So, we made the tough decision to shut down the website and pivot to an app.
Pivoting to the Wavecut app
Our solution to the above two issues: Build an app! (And make it fun 🤪)
We very much agree with Chris Dixon that the Next Big Thing Will Look Like a Toy. By building a simple, fun app as our minimum viable product we could do two things simultaneously:
- Lower the apprehension and confusion people have when trying a new type of tech (voice)
- Giving people a utility they already use and want (voice recording and creative expression tools) in a cleaner, faster package than incumbents.
Building the Wavecut app
We could write a whole series of blog posts on the actual building of the app, and all the decisions made, but we’ll try to keep it a bit higher level and not get too in to the weeds. We’ll highlight some key decisions below, but rest assured these were less than 1% of the decisions we had to work through.
- Solving the creation problem. We really like Mark Rabkin’s framing of “Don’t fear going too far” in his note Make the Other Mistake. We decided to do a complete 180 from our first product, and made the first screen a person sees be a “Tap to record button.” Also, it doesn’t hurt that Snapchat does the same thing :). When in doubt, copy someone or something that’s more successful than you!
- Saving as a video, and not as an audio file. This one was really tough. Were we “violating” our thesis that people wanted and needed voice/audio content if Wavecuts have a visual component? Ultimately, we decided no. A few reasons for this:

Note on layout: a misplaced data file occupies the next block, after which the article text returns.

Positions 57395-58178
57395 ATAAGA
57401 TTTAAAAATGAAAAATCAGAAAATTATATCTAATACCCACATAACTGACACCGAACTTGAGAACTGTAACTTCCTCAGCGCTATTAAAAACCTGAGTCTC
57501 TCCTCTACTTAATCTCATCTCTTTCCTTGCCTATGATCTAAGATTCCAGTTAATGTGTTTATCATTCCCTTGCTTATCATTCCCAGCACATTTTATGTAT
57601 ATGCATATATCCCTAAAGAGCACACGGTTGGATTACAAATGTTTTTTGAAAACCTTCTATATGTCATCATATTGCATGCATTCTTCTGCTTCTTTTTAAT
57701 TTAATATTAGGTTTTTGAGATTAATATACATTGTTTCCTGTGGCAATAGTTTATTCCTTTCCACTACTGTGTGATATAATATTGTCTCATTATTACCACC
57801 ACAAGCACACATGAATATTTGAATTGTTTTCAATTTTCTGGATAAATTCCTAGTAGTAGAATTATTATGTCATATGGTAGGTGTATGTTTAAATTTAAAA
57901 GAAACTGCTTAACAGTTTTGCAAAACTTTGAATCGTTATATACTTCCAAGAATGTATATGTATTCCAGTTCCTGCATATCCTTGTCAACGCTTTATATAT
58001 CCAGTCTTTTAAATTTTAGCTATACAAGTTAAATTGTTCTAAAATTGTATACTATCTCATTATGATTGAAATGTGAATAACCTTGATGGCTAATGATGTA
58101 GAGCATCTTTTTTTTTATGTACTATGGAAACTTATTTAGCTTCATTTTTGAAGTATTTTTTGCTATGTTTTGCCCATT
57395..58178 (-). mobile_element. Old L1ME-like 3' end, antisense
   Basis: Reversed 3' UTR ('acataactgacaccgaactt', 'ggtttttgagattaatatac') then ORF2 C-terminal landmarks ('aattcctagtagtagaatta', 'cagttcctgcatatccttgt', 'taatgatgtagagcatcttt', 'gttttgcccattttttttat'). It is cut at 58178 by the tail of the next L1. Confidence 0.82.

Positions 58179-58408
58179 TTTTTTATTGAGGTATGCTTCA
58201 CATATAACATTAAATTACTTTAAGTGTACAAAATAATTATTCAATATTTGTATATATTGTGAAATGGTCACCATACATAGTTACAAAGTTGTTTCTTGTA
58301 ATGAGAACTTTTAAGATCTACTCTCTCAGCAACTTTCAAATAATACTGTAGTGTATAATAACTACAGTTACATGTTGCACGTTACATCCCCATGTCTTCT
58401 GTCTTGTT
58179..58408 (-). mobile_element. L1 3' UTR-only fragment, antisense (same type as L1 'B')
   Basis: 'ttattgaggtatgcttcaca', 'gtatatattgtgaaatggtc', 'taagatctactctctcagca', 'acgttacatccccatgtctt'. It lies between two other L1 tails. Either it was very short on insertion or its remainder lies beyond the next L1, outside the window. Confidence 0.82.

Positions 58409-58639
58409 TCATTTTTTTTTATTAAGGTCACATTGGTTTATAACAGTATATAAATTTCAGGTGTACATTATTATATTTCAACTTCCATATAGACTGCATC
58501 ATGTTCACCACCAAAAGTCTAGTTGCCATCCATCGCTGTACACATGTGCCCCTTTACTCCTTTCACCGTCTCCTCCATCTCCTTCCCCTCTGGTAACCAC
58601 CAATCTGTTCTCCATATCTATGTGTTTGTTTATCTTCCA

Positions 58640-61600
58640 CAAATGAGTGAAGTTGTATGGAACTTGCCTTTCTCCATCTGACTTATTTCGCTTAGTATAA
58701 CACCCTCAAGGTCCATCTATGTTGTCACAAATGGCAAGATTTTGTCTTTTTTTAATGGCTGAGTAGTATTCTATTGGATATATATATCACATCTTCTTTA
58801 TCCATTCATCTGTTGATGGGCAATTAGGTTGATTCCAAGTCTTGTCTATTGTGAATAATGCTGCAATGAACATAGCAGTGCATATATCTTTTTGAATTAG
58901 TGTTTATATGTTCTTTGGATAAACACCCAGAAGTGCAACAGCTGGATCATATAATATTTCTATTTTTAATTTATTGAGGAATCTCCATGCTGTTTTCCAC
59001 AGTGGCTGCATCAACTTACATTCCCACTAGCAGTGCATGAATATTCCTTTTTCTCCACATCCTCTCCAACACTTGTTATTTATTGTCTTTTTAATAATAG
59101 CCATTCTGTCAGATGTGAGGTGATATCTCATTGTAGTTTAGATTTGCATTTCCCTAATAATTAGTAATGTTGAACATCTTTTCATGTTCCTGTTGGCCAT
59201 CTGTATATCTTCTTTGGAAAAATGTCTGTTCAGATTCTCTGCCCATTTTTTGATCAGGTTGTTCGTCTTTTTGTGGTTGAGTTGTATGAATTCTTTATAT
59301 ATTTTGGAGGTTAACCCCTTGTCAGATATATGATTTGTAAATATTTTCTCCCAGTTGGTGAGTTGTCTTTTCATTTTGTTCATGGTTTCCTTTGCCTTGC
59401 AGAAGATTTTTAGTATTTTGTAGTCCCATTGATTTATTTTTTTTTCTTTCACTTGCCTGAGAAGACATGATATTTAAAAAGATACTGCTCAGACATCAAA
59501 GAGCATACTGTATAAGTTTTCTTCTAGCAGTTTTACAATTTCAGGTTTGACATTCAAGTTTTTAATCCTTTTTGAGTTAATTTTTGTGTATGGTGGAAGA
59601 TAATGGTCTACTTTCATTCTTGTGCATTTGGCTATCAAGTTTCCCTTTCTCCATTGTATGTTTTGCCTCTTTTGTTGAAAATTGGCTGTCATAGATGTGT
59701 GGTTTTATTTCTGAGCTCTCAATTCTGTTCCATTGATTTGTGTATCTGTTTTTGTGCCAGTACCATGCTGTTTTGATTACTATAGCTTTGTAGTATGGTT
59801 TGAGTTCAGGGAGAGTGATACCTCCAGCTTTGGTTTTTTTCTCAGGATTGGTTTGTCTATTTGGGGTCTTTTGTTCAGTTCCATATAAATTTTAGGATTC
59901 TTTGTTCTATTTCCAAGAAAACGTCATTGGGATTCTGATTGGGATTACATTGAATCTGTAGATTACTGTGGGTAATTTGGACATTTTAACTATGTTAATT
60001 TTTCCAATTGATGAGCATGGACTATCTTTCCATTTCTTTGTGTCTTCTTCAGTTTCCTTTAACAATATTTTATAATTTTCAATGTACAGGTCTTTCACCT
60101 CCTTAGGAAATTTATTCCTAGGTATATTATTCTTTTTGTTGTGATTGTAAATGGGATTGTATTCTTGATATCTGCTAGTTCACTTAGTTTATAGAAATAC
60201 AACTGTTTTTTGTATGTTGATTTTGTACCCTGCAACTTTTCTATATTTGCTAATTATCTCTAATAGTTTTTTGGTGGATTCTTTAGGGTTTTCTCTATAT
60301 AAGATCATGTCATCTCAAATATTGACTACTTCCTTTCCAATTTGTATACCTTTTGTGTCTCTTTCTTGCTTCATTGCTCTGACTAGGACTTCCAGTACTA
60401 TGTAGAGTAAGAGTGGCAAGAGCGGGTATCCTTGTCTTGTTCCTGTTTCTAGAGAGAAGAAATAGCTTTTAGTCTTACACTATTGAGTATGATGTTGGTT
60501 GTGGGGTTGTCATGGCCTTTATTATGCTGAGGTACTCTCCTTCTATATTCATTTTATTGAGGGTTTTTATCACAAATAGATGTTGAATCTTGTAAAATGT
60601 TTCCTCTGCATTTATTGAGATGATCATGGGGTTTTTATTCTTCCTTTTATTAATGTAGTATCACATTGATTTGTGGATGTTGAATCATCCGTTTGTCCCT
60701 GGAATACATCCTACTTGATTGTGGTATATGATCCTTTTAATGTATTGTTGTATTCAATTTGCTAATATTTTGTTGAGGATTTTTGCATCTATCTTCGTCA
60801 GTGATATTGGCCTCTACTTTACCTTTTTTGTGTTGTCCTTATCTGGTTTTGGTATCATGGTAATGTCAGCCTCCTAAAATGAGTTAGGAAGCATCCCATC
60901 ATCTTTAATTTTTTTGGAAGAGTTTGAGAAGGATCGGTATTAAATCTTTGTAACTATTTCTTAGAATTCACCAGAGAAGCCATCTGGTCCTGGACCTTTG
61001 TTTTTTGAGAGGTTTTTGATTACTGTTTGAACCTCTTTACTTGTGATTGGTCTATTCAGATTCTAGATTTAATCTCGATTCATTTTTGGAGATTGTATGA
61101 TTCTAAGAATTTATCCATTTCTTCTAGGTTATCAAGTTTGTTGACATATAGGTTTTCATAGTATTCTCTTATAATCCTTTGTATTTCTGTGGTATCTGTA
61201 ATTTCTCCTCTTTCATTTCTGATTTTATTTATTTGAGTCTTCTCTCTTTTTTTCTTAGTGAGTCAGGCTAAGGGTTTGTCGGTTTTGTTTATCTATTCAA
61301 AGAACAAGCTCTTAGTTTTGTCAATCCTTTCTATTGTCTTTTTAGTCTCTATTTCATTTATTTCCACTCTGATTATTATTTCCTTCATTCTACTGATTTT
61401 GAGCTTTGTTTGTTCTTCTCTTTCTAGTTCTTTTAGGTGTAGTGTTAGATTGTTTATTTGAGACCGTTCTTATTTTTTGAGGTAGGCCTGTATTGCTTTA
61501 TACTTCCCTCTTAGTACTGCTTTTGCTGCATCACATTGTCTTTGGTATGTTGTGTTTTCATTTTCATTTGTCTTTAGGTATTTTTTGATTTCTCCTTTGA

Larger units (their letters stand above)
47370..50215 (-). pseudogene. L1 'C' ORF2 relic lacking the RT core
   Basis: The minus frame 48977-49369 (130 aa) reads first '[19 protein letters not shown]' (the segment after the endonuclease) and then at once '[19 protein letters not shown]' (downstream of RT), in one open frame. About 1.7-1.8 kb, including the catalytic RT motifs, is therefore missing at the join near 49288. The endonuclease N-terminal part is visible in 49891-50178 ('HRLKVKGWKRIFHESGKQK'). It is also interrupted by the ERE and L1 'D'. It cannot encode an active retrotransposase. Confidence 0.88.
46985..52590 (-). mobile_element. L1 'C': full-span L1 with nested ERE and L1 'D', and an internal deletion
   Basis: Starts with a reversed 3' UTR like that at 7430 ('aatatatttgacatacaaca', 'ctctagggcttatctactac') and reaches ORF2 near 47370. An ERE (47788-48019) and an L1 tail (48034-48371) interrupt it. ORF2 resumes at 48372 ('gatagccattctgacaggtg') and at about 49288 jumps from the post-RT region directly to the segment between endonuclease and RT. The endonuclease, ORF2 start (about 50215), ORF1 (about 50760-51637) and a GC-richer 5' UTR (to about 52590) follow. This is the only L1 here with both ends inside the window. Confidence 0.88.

- Practicality. Sometimes, you’re forced to do something by outside forces, and that’s ok. You cannot share audio files on Snap, IG, FB, etc. right now.
- Fluidity. Our vision has always been for voice and audio to complement current means of creation, not replace it. Human expression exists on a spectrum, and so do Wavechats 😉
Deciding to build Wavechat
We saw solid engagement with our simple MVP, Wavecut, but the majority of people who downloaded the app used it only once every few days.
Based on the deep (but infrequent) engagement we saw, we knew we had an opportunity to create an app that had real stickiness, one that people would come back to over an over. To really create something that people would use every day, we decided we needed to build something social.
- Why Social? Isn’t that space saturated? We’re pretty sure the need for people to connect and share with others is almost limitless 😉.
- Why Social Voice? Every medium has been disrupted by social — Twitter for text, IG for photos, and Youtube for video — but Voice hasn’t (yet!)
- Why now? If it was gonna happen, wouldn’t it have happened already? Our hypothesis is that the hardware to disrupt Voice simply wasn’t mainstream — until now. With an Airpod in every ear, and an Alexa in every room, we’re excited about the future of Voice 😄
While the core of Wavechat remained the same as Wavecut, we knew there were a few key features we needed to add.
- A Profile. Similar to financial capital, there’s no use accumulating the social capital of sharing content (like Wavechats) if you can’t take ownership of it. A profile is the perfect mechanism ownership of Wavechats you share.
- Direct Messaging. The majority of communication both offline and online is meant to be private (or at least semi-private.) Without this backbone of communication, our app would be incomplete.